10 Years After The US Invasion Now There Are Terrorist Bases In Iraq President Obama will have to provide military assistance to the weak Iraqi government, so that al Qaeda can be defeated. This is the outcome of the War in Iraq that was supposed to prevent terror threats originating from that country

By Paolo von Schirach

November 2, 2013

WASHINGTON – Iraqi Prime Minister Nuri al-Maliki came to Washington, hat in hand, begging President Obama to help him fight al Qaeda terrorists in Iraq. The visit was low-key. No press conference. That said, the ugly truth is that two years after the “end of the war in Iraq” the war did not really end. Sure enough, there are no more US combat troops there, and this means no more litany of American casualties recited every day in the evening news. This is good for domestic politics. But the Iraq problem was not “resolved”. It did not go away. In fact, it has become worse, much worse.

Iraq is a mess

The Iraqi Shia majority, it seems, has not figured out a way to integrate the Sunni minority (they used to rule the country) into the new post-Saddam order. And so there is serious, and growing sectarian fighting. Bombs, big bombs go off almost daily, in several cities. Thousands of casualties. And in this almost lawless mess we have a reappearance of Islamic fundamentalists. The Western part of Iraq is now the Wild West. The Baghdad government has lost control. Hence al-Maliki’s request for help. Well, this is the brand new democratic Iraq brought about the US 2003 invasion. A weak government, strongly feeling Iranian influence, that is losing control; while terrorists control part of the country.

The rationale for the US 2003 invasion

This sorry mess is in large part the outcome of George Bush’s naive Iraq adventure that started in March of 2003. Let’s remember the facile way in which the ill-famed neo-conservatives who were running US security policies in the Bush administration described the  Iraq problem.

We were told that Saddam Hussein was a huge menace. We were told that he had massive stockpiles of WMDs. We were told that he was just a few steps away from acquiring nuclear weapons. And, most ominously, we were told that he was likely to hand over WMDs to terror groups so that they could use them against the US. However, on the bright side, we were also told that “regime change” in Iraq would be a matter of quick, almost painless surgery.

Easy war

The US forces would go in, they would “decapitate” the Baathist regime, bring in pro-Western Iraqi leaders who had some kind of government in exile, hand the keys over to them, and go home. The new Iraqi democratic leaders would do the rest. They would quickly establish democracy, rule of law, and freedom of expression. And the whole thing would cost almost nothing, as Iraq is sitting on oil and therefore perfectly capable of paying for the cost of any transition.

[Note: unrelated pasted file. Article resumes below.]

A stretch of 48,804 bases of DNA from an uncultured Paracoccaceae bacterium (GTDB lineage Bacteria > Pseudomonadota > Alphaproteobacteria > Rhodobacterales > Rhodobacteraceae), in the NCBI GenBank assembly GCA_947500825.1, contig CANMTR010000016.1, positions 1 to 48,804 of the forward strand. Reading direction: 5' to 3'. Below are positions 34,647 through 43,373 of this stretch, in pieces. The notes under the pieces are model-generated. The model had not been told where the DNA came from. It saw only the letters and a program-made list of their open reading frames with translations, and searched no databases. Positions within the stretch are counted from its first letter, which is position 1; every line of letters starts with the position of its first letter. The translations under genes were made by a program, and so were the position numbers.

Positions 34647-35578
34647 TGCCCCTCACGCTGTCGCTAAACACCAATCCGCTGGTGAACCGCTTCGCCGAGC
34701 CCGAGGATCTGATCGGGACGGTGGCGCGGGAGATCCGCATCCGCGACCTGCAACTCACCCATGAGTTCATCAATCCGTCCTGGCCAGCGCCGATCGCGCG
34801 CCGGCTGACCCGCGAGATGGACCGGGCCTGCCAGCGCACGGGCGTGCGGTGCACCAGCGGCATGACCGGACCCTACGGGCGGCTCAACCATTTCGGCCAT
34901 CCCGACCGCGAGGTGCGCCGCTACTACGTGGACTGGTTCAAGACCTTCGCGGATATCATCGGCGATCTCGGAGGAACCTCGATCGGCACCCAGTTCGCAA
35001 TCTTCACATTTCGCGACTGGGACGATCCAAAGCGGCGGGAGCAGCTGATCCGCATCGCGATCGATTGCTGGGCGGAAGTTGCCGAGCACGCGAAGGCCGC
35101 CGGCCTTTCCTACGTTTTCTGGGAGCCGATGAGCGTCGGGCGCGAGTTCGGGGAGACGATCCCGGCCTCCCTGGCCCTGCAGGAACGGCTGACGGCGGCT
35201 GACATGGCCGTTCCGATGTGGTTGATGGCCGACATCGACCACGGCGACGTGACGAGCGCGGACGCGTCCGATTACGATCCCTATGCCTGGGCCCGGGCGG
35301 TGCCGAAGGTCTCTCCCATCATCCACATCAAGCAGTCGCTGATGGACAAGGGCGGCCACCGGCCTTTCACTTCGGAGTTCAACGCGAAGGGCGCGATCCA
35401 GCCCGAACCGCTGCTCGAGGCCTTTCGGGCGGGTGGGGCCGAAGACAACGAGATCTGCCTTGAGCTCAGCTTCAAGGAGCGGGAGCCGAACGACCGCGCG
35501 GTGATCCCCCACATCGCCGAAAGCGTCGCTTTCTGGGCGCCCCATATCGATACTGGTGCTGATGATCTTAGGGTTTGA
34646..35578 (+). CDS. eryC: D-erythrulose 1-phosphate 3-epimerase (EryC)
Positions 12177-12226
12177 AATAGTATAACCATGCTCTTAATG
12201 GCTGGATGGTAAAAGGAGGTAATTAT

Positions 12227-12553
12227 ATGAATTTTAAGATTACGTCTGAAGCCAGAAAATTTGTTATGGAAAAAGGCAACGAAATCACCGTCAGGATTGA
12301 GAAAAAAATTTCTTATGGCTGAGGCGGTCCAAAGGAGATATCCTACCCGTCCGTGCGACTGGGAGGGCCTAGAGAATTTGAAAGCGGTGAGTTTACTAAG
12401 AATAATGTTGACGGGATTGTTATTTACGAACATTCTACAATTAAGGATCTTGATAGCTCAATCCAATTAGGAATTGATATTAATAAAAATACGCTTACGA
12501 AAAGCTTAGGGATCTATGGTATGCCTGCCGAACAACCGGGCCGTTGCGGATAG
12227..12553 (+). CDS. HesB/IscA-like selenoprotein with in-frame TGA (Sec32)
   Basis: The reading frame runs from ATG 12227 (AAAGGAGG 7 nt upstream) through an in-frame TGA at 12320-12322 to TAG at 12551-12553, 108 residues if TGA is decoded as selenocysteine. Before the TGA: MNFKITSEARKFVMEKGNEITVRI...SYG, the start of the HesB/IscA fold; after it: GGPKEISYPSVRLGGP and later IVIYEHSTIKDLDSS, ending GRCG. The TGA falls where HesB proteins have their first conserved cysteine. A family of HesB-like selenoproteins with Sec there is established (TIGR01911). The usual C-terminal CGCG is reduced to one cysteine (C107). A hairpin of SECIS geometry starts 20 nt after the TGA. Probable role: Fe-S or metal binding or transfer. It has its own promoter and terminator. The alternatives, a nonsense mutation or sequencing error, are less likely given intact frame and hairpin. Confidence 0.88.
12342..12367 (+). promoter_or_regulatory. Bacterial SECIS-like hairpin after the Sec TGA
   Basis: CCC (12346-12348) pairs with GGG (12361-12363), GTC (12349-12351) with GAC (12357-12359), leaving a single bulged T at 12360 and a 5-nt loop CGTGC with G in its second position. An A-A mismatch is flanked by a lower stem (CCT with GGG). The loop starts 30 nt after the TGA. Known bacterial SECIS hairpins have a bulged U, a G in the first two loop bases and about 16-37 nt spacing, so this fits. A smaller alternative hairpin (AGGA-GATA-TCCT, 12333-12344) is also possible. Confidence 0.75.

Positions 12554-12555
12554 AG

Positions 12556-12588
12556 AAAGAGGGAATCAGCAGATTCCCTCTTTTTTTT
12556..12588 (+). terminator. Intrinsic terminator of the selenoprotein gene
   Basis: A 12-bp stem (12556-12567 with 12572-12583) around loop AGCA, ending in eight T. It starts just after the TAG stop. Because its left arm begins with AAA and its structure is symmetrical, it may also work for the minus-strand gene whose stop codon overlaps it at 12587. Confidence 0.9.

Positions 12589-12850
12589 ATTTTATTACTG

Last but not least, the huge bonus of this surgically implemented “regime change” would have been the introduction of genuine democracy in the heart of the Middle East. Seeing Iraq’s success story many other countries would have followed suit. And in no time the Middle East would have been transformed. Amazing! Pro-Western democracy for all, at the speed of light!

The plan did not work

We know that none of that happened. And this should be a cautionary tale about the limits of power. Sure enough we had the means to defeat Saddam Hussein. And we did. But we had no clue about how to handle the aftermath. None whatsoever. Not to mention that all the intelligence we had was wrong. All of it. Saddam was a dictator running a police state. But he was no direct threat to the United States. He did not have any WMDs,  and he did not have any ties with Islamic terrorists.

Now there is al Qaeda in Iraq

But now, 10 years after the invasion of Iraq, the irony is that we do have al Qaeda in Iraq. And we have it because Washington left behind a semi-democratic but very weak Iraq, now torn by sectarian violence. Al Qaeda is simply taking advantage of this weakness to insert itself into Iraq.  

And now President Obama, even if reluctantly, will have to give serious consideration to providing critical military assistance to Prime Minister al-Maliki, who has proven to be no real friend of the United States. Otherwise, if the US takes no action, al Qaeda has every opportunity to establish itself in lawless Iraq, just as Osama bin Laden established his own bases and training camps in Afghanistan back in the 1990s. 

Saddam Hussein was a nasty individual. But from the stand point of US national security he was a far lesser problem than the lawlessness that the American invasion of Iraq created.

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